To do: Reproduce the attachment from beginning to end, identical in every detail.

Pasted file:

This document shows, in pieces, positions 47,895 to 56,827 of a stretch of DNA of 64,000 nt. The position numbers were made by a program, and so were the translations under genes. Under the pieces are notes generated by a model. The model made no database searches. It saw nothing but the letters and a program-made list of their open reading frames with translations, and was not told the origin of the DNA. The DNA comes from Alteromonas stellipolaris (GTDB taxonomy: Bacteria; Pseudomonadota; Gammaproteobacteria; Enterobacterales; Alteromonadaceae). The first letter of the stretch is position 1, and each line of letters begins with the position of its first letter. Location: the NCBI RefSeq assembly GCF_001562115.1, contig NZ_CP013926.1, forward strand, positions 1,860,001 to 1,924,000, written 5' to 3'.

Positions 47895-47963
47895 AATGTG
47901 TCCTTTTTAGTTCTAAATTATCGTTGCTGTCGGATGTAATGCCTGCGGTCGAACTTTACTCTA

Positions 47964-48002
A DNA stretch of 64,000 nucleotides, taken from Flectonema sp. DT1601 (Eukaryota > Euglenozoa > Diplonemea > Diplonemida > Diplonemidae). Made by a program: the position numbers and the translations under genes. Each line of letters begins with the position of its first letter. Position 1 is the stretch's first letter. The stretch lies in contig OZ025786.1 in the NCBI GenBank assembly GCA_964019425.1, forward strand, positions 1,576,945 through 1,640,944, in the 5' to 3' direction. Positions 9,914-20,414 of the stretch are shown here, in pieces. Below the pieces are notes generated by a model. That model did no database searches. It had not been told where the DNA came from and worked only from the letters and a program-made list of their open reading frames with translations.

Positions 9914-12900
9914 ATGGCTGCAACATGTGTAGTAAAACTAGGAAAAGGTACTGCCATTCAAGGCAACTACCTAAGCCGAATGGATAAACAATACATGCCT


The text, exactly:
This document shows, in pieces, positions 47,895 to 56,827 of a stretch of DNA of 64,000 nt. The position numbers were made by a program, and so were the translations under genes. Under the pieces are notes generated by a model. The model made no database searches. It saw nothing but the letters and a program-made list of their open reading frames with translations, and was not told the origin of the DNA. The DNA comes from Alteromonas stellipolaris (GTDB taxonomy: Bacteria; Pseudomonadota; Gammaproteobacteria; Enterobacterales; Alteromonadaceae). The first letter of the stretch is position 1, and each line of letters begins with the position of its first letter. Location: the NCBI RefSeq assembly GCF_001562115.1, contig NZ_CP013926.1, forward strand, positions 1,860,001 to 1,924,000, written 5' to 3'.

Positions 47895-47963
47895 AATGTG
47901 TCCTTTTTAGTTCTAAATTATCGTTGCTGTCGGATGTAATGCCTGCGGTCGAACTTTACTCTA

Positions 47964-48002
A DNA stretch of 64,000 nucleotides, taken from Flectonema sp. DT1601 (Eukaryota > Euglenozoa > Diplonemea > Diplonemida > Diplonemidae). Made by a program: the position numbers and the translations under genes. Each line of letters begins with the position of its first letter. Position 1 is the stretch's first letter. The stretch lies in contig OZ025786.1 in the NCBI GenBank assembly GCA_964019425.1, forward strand, positions 1,576,945 through 1,640,944, in the 5' to 3' direction. Positions 9,914-20,414 of the stretch are shown here, in pieces. Below the pieces are notes generated by a model. That model did no database searches. It had not been told where the DNA came from and worked only from the letters and a program-made list of their open reading frames with translations.

Positions 9914-12900
9914 ATGGCTGCAACATGTGTAGTAAAACTAGGAAAAGGTACTGCCATTCAAGGCAACTACCTAAGCCGAATGGATAAACAATACATGCCT